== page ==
After Twitter announced their new Ad Transparency Center earlier this week, which will give users access to more insight into how organizations are using their platform for promotional purposes, Facebook has announced that it too will be upping it’s transparency efforts, in the wake of the investigation into how both networks were used to spread political messaging ahead of the 2016 US Presidential Election.
Similar to Twitter’s approach, Facebook’s looking to provide a new way for users to see all ads any business is running on the platform at any given time, with a new ‘View Ads’ option to be added to Pages.
As explained by Facebook:
“Starting next month, people will be able to click “View Ads” on a Page and view ads a Page is running, whether or not the person viewing is in the intended target audience for the ad. All Pages will be part of this effort, and we will require that all ads be associated with a Page as part of the ad creation process.”
The tab will show all ads each brand is running across Facebook, Instagram, Messenger and Facebook’s Audience Network - a variation of the tab has already been seen in testing, with Pages being given the option to switch on an ads tab. Eventually, it seems, that will be compulsory.
For political ads, Facebook will also provide an archive of ads run, as opposed to just those running at any given time. Facebook will also provide more in-depth data for politically-focused ads, including total ad spend, impressions delivered, and demographic insights into who the ads reached.
The option effectively puts an end to ‘dark posts’, which are promoted posts that are shown to the specific target audience, yet don’t appear on the advertisers' actual page, making them invisible to those not targeted. This is reportedly one of the key ways in which politically motivated groups have used Facebook ads to spark dissent and division, focusing very specific ads onto receptive and/or vulnerable audiences in order to fuel movements.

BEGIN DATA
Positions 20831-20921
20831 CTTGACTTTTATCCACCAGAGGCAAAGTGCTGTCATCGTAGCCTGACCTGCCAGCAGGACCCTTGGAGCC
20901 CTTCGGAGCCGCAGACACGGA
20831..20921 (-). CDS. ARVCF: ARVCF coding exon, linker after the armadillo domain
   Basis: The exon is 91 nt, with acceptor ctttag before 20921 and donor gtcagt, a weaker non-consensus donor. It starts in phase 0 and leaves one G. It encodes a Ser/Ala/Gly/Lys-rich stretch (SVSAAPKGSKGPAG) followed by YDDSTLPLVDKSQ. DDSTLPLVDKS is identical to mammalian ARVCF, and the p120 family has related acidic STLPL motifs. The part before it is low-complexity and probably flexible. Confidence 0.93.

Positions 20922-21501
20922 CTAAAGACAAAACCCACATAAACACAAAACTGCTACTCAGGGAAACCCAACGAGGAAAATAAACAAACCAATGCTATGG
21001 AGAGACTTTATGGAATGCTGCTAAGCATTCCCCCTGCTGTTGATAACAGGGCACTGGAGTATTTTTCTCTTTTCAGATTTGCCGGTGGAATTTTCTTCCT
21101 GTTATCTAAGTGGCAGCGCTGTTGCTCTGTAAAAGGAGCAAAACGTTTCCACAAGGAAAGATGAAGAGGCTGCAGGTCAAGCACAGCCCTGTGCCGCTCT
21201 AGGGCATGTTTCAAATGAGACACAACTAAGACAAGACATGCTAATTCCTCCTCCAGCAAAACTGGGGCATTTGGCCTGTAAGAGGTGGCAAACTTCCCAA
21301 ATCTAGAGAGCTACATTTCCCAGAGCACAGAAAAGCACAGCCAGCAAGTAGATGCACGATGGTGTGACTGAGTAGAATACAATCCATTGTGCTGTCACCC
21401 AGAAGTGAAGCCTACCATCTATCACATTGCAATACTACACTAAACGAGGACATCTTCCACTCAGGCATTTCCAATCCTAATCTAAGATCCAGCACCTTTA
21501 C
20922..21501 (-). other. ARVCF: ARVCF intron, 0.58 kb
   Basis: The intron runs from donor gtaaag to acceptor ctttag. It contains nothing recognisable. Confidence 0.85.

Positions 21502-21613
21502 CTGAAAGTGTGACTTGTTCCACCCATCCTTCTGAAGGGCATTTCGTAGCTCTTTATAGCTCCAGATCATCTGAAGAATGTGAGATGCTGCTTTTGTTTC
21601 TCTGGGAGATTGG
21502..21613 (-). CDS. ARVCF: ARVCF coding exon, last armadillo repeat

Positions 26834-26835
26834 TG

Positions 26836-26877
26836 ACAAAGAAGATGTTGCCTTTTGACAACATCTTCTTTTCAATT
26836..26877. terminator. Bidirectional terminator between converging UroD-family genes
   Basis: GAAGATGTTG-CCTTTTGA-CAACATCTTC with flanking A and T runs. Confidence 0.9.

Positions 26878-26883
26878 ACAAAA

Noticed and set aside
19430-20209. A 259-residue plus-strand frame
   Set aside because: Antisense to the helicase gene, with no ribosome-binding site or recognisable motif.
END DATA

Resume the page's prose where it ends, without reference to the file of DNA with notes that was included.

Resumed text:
And as with Twitter, the new option may also help advertisers with competitive intelligence, giving them access to the full listing of campaigns and ad types being run by their competitors. That won’t necessarily make it any easier to beat them with your own ads, but it will provide more oversight into how certain Pages are seeing success.
The new process will be tested in Canada first, before being rolled out to the US, and all regions, in the new year.
In addition to this, Facebook’s also upping its verification requirements for political advertisers, with a new process that will require more thorough documentation for promoted political content.
“As part of the documentation process, advertisers may be required to identify that they are running election-related advertising and verify both their entity and location. Once verified, these advertisers will have to include a disclosure in their election-related ads, which reads: “Paid for by.” When you click on the disclosure, you will be able to see details about the advertiser.”
Facebook also knows that some will still try to get around their new requirements, so they’re building machine learning tools which will help single out political ads to ensure full disclosure.
With the investigation ongoing into how digital platforms were used to, potentially, influence voters, all the major platforms are looking to implement new tools and take action against such process. Earlier this week, Twitter announced that they’re banning all ads from accounts owned by Russia Today (RT) and Sputnik, based on the U.S. intelligence community’s conclusion that both RT and Sputnik attempted to interfere with the election on behalf of the Russian government. Google has also announced a new partnership with the International Fact-Checking Network (IFCN) at The Poynter Institute to improve their fact-checking tabs to improve new integrity in search results.
As the investigation continues, it’ll be interesting to see what other, if any, requirements are placed on the tech giants in the wake of the election investigation. Right now, they’re looking to get ahead of the wave, but they may become subject to tougher regulations in future.